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British and French border forces adopt Shaggy's It Wasn't Me as official song

By Leppy Pardalis

Reggae artist Shaggy’s popular 2000 hit It Wasn’t Me has been adopted as the joint anthem of the British and French border forces.

The move follows the wretched and completely avoidable deaths of 27 refugees, including three children and a pregnant woman, in the freezing Channel after their flimsy inflatable vessel failed.

The two border forces said in a joint statement: “We decided that adopting Shaggy’s upbeat ode to dodging responsibility was a fitting way to express our feelings about those people, all of whom were guilty of nothing more than wanting a better, safer life, and none of whom will see another sunrise.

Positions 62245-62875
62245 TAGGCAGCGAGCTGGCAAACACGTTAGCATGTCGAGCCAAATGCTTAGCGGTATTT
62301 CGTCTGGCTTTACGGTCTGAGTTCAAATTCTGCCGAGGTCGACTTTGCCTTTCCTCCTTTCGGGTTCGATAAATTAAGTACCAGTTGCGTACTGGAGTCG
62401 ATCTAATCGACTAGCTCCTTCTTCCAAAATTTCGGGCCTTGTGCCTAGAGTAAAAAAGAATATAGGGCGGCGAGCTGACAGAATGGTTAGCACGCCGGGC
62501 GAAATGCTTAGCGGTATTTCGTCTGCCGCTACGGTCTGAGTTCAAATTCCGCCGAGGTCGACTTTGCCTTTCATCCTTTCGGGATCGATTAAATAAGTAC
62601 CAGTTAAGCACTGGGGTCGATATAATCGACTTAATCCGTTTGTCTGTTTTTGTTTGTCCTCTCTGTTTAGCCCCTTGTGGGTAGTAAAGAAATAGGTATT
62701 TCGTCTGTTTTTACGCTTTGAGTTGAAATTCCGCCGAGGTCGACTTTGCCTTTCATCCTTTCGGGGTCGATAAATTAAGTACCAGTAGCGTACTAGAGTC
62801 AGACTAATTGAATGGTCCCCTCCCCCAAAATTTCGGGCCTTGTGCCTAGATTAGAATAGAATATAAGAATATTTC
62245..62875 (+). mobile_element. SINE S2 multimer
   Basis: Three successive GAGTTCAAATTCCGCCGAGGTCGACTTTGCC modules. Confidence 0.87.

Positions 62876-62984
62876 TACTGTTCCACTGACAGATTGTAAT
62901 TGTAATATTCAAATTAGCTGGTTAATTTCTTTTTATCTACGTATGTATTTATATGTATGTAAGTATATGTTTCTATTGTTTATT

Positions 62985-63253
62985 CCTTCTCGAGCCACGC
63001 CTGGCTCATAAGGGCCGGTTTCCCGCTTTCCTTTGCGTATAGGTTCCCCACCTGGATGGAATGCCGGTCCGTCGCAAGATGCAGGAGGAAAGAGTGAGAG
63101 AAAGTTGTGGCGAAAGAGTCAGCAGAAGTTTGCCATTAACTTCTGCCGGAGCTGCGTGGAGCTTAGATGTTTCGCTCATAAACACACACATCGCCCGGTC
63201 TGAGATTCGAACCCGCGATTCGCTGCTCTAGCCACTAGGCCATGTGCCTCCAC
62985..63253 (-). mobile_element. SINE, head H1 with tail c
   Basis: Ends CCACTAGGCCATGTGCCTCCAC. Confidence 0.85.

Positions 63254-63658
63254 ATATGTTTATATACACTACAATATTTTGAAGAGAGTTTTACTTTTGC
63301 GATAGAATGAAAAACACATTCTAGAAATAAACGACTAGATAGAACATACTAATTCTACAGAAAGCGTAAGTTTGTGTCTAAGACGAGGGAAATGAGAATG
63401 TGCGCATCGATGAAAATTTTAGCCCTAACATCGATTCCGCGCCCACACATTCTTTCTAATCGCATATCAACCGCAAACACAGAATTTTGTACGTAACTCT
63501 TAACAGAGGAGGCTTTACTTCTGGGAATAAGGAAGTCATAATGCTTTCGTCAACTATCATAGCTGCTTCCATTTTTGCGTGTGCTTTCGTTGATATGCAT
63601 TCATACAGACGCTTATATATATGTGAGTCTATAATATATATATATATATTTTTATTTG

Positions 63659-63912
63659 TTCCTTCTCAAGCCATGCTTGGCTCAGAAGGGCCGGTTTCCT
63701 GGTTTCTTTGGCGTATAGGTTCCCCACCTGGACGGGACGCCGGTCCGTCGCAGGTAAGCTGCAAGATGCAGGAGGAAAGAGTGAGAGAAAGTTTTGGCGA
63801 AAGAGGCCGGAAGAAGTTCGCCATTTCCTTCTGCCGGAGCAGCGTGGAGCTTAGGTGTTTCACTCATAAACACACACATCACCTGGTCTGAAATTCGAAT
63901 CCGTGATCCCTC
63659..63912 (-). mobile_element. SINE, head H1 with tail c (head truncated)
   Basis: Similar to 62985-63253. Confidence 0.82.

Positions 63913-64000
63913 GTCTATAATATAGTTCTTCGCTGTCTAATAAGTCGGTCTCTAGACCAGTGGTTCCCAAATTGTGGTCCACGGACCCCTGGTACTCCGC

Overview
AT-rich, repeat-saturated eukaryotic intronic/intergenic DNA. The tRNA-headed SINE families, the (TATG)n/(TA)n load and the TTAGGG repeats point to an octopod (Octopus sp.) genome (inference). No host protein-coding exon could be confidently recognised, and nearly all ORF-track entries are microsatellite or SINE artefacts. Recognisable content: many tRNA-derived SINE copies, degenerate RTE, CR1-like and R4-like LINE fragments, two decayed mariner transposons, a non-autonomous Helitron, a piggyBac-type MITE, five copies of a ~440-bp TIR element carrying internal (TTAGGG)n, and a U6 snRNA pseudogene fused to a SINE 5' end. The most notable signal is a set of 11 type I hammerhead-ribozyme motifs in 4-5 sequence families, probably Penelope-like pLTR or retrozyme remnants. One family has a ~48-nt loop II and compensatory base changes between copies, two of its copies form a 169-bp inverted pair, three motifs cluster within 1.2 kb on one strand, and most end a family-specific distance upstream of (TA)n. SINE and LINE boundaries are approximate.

“Also, adopting a song is a lot easier than certain other ways of paying tribute to the dead, such as changing our immigration policies to make sure nothing like this ever happens again.”

The two border forces later released separate statements regarding the tragedy.

The French force said: “We have no responsibility for people smugglers shepherding large groups of desperate and exploited men, women and children across our beaches to the Channel and their possible doom, even if they pass indifferent French officials on the way.

“It wasn’t us.”

The British force said: “Placating the nasty little racists who help keep the Tories in power is far more important than protecting the lives of the desperate by not treating them as hostile invaders.

“It wasn’t us.”